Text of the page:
The Coming Tech-led Boom is a recent article published in the Wall Street Journal.

In January 2012, we sit again on the cusp of three grand technological transformations with the potential to rival that of the past century. All find their epicenters in America: big data, smart manufacturing and the wireless revolution.

Now, that’s what I call timing because I’ve been staking out the ground on two of those technological transformation – Smarter Manufacturing here on this blog and Big Data (at my new blog: Pachydata.com). Alas, as far as Smarter Manufacturing is concerned, I’m more concerned about effective manufacturing and elaborating on the fundamentals of manufacturing carried out in an intensely competitive environment.

The Smarter Manufacturing that the authors of the article had in mind is as follows:

While we see evidence already in automation and information systems applied to supply-chain management, we are just entering an era where the very fabrication of physical things is revolutionized by emerging materials science. Engineers will soon design and build from the molecular level, optimizing features and even creating new materials, radically improving quality and reducing waste.

Devices and products are already appearing based on computationally engineered materials that literally did not exist a few years ago: novel metal alloys, graphene instead of silicon transistors (graphene and carbon enable a radically new class of electronic and structural materials), and meta-materials that possess properties not possible in nature; e.g., rendering an object invisible—speculation about which received understandable recent publicity.

This era of new materials will be economically explosive when combined with 3-D printing, also known as direct-digital manufacturing—literally "printing" parts and devices using computational power, lasers and basic powdered metals and plastics. Already emerging are printed parts for high-value applications like patient-specific implants for hip joints or teeth, or lighter and stronger aircraft parts. Then one day, the Holy Grail: "desktop" printing of entire final products from wheels to even washing machines.

Such a radical shift is definitely possible but that changes the very idea of manufacturing as it has existed over the last three centuries. It’s not Smarter Manufacturing as much as it is desktop manufacturing.

Ok, so one out of three – not bad at all.

Enterprise Architecture

A couple of posts ago, I had intimated that I was broadening my blogging horizons a bit. And finally, I can throw a bit of the covers off. I just blogged about The Zachmann Framework at my other blog. So gander over, wander or hover over that post of mine.

Pachy Data {Big Data in the Enterprise} is my new blog venture.

A puzzling and precipitous divergence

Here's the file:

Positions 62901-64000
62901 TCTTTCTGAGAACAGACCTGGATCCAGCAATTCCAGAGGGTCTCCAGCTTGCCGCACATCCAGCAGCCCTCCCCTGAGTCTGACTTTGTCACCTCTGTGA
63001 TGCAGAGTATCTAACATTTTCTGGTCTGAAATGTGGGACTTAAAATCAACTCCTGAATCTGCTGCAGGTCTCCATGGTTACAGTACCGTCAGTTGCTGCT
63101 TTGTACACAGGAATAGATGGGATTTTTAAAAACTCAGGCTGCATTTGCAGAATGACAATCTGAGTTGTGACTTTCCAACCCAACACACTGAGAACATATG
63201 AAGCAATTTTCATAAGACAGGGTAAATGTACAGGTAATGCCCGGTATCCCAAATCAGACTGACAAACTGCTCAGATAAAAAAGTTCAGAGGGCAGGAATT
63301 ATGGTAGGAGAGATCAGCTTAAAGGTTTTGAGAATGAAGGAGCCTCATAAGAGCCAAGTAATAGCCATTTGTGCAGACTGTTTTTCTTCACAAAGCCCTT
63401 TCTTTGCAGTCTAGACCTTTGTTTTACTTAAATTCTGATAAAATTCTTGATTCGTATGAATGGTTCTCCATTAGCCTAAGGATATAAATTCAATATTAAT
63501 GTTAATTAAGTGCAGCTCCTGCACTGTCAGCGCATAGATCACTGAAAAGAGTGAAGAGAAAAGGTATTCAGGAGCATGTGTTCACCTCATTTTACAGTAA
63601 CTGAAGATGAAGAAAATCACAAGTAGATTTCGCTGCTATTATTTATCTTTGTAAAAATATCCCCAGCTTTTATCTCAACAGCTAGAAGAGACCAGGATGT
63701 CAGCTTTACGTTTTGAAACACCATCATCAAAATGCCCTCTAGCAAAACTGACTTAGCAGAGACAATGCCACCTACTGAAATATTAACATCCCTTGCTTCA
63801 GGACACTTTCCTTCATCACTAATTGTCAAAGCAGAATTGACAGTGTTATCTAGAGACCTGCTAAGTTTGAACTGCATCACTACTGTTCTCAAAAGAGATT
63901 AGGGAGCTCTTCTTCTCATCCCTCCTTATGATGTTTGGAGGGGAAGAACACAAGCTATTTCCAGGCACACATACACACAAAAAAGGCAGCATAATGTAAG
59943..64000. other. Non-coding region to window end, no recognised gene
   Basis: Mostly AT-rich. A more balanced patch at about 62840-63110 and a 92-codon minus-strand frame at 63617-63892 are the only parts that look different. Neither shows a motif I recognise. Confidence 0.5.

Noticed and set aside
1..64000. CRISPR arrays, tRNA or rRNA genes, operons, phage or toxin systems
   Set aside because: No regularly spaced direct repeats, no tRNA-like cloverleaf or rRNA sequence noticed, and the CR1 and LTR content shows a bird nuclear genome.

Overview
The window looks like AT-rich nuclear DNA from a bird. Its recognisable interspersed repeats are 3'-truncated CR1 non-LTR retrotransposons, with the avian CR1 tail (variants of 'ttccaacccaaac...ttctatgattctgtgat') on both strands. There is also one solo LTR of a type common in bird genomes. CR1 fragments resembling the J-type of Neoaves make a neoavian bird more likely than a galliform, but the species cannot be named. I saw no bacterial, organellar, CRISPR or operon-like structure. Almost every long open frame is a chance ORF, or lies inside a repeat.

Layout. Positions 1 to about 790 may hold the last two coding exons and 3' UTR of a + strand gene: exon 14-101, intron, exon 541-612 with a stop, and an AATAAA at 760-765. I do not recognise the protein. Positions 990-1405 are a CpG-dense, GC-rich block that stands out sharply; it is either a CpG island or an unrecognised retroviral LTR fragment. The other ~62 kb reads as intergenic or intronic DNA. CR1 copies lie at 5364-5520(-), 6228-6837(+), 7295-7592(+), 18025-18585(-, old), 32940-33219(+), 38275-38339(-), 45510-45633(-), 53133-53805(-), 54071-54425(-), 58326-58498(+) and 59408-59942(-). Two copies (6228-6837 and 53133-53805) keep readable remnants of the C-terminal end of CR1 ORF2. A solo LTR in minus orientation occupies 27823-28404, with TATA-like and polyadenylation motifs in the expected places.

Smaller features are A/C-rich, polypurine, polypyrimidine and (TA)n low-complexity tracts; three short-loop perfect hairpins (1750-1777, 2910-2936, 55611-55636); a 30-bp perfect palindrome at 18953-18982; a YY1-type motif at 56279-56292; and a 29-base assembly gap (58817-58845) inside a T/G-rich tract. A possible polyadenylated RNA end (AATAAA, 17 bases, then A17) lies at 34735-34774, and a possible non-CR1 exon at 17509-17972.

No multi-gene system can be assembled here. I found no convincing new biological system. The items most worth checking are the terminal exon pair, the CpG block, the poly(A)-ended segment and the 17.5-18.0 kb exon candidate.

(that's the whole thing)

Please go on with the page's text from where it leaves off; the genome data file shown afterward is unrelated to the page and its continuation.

Its been a few months of good (or rather better) news on the employment front – the employment situation being a lagging indicator implies that the economy is on the mend and has been so for a few months. So what is the divergence then? See here below:

image

This is the Baltic Dry Index (BDI). You can see the steady build up that kicks off in August 2011 and continues till about Nov 2011. After that, it drops precipitously going into 2012. Now isn’t that a puzzling divergence? Well, it isn’t if you think that the general economy is going to tank again but can you really say that with today’s picture, today’s expectation – rosy getting rosier?

Well, at the very least I get to check whether the BDI is any good as an indicator?

Wishing everyone a Happy New Year

Here’s wishing all of you and yours a Happy New Year – an exciting and fun-filled year ahead. Over the break, I’ve been doing some hard thinking about the direction of my life, career and blog. So I’m done with the thinking and now comes the execution – I’ll be making some changes to the blog and my life trajectory (and believe me this is going to come out of left field).

I’m still going to be blogging about the supply chain but I’m expanding my focus to the enterprise as a whole but a specific part of the enterprise that is undergoing a lot of exciting changes.

More of that to come in the days ahead…

About me

I am Chris Jacob Abraham and I live, work and blog from Newburgh, New York. I work for IBM as a Senior consultant in the Fab PowerOps group that works around the issue of detailed Fab (semiconductor fab) level scheduling on a continual basis. My erstwhile company ILOG was recently acquired by IBM and I've joined the Industry Solutions Group there.

@ SCM Clustrmap

Locations of visitors to this page

Subscribe by email

Enter email:
Delivered by FeedBurner

Enter email to subscribe
November 2021
S M T W T F S
 123456
78910111213
14151617181920
21222324252627
282930  

Archives